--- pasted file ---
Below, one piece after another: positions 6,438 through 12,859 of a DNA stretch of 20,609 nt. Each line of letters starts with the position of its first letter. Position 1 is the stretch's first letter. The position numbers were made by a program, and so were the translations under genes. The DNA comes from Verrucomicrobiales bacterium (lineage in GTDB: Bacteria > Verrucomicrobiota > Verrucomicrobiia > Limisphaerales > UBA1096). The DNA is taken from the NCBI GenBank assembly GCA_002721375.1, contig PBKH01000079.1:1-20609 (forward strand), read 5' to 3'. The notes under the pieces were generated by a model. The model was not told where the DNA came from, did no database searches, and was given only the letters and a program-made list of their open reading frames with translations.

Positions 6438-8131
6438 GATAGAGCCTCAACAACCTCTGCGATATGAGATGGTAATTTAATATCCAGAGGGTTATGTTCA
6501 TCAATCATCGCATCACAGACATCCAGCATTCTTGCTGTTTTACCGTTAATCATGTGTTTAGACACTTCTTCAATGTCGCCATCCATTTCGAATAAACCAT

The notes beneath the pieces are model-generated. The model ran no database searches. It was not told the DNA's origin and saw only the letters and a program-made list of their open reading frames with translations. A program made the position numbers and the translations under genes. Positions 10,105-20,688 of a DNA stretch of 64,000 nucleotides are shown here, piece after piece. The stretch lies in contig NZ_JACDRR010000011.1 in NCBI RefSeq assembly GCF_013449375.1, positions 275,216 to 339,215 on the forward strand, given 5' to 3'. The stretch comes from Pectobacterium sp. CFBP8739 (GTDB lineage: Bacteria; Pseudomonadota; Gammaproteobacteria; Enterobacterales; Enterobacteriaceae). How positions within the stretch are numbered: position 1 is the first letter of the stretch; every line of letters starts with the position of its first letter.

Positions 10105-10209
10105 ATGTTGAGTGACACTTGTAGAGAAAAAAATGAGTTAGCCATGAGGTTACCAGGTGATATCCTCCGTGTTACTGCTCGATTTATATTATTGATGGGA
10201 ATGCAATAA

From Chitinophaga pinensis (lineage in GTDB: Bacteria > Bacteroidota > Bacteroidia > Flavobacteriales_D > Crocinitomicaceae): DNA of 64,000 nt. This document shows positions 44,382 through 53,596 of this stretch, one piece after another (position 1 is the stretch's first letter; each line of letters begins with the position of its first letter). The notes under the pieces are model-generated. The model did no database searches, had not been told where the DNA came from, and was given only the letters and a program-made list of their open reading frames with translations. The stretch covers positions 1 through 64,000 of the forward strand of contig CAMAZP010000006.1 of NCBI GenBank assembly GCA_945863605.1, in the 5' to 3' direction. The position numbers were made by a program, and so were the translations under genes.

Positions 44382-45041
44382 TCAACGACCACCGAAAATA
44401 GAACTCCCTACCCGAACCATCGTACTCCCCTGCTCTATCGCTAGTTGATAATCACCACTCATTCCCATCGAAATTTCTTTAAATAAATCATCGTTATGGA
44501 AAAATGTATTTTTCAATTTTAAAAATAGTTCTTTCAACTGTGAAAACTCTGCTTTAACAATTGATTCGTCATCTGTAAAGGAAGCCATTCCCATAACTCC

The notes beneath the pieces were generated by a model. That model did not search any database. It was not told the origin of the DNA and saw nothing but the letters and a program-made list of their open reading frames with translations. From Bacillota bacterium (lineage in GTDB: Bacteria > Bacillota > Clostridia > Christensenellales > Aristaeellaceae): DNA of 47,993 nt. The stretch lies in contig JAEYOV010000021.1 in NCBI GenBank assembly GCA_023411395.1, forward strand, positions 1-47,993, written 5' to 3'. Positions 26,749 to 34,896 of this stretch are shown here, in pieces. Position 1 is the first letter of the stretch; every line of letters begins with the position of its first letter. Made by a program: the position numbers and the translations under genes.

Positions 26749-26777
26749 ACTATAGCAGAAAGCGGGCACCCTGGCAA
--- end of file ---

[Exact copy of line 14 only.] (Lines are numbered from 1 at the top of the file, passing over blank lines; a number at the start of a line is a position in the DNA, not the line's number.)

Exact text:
The notes beneath the pieces were generated by a model. That model did not search any database. It was not told the origin of the DNA and saw nothing but the letters and a program-made list of their open reading frames with translations. From Bacillota bacterium (lineage in GTDB: Bacteria > Bacillota > Clostridia > Christensenellales > Aristaeellaceae): DNA of 47,993 nt. The stretch lies in contig JAEYOV010000021.1 in NCBI GenBank assembly GCA_023411395.1, forward strand, positions 1-47,993, written 5' to 3'. Positions 26,749 to 34,896 of this stretch are shown here, in pieces. Position 1 is the first letter of the stretch; every line of letters begins with the position of its first letter. Made by a program: the position numbers and the translations under genes.